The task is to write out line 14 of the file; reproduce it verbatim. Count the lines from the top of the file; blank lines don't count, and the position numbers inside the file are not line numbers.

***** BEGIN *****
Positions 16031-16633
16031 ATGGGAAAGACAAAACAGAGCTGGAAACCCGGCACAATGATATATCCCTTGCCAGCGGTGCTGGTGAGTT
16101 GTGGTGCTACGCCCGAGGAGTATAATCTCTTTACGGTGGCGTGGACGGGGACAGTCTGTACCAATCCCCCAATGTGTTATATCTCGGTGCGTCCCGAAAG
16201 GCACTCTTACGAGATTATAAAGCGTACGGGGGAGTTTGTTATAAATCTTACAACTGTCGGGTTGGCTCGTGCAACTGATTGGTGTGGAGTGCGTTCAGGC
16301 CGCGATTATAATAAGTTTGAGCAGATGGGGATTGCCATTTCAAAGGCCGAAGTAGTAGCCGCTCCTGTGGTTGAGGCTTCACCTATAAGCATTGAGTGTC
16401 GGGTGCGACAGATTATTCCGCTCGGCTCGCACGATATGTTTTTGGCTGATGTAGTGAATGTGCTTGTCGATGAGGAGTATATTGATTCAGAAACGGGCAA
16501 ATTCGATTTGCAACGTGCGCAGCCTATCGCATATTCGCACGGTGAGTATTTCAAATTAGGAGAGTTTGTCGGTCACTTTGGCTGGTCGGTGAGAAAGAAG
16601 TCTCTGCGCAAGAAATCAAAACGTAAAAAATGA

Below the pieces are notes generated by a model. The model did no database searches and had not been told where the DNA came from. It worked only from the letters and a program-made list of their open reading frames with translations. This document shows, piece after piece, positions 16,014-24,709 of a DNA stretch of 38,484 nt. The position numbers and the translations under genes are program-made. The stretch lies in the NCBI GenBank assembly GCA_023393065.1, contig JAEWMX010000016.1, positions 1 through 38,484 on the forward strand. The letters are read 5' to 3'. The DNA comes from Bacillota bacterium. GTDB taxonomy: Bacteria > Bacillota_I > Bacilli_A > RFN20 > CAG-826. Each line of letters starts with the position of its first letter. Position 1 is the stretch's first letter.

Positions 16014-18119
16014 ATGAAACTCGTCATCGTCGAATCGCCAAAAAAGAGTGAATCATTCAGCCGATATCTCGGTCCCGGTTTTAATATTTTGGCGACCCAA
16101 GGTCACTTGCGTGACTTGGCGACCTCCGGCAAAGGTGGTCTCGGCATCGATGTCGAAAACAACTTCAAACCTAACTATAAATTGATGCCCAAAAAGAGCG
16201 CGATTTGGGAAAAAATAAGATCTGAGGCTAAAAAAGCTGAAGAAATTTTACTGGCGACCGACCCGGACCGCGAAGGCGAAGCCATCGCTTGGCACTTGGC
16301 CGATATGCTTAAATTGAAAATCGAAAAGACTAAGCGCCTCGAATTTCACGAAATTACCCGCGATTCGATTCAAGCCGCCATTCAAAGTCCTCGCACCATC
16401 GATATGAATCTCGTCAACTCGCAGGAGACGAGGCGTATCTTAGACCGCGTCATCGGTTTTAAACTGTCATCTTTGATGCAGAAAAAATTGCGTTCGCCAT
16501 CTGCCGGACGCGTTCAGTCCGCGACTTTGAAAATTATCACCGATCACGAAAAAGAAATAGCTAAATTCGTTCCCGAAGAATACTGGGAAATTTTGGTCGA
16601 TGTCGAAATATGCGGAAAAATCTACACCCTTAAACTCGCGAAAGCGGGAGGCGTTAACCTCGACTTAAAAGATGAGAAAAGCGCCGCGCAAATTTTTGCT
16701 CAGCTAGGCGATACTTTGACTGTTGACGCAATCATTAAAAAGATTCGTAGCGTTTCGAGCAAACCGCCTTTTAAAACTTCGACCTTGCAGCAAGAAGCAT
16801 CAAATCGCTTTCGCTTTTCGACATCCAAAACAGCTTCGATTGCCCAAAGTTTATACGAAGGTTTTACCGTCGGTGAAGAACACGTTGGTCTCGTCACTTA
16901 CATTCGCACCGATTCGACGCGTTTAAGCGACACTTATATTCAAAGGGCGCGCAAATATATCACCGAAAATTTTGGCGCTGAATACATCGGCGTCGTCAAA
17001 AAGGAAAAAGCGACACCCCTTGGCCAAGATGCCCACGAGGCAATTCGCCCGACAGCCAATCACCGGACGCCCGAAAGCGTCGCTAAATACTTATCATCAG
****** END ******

16301 CGATATGCTTAAATTGAAAATCGAAAAGACTAAGCGCCTCGAATTTCACGAAATTACCCGCGATTCGATTCAAGCCGCCATTCAAAGTCCTCGCACCATC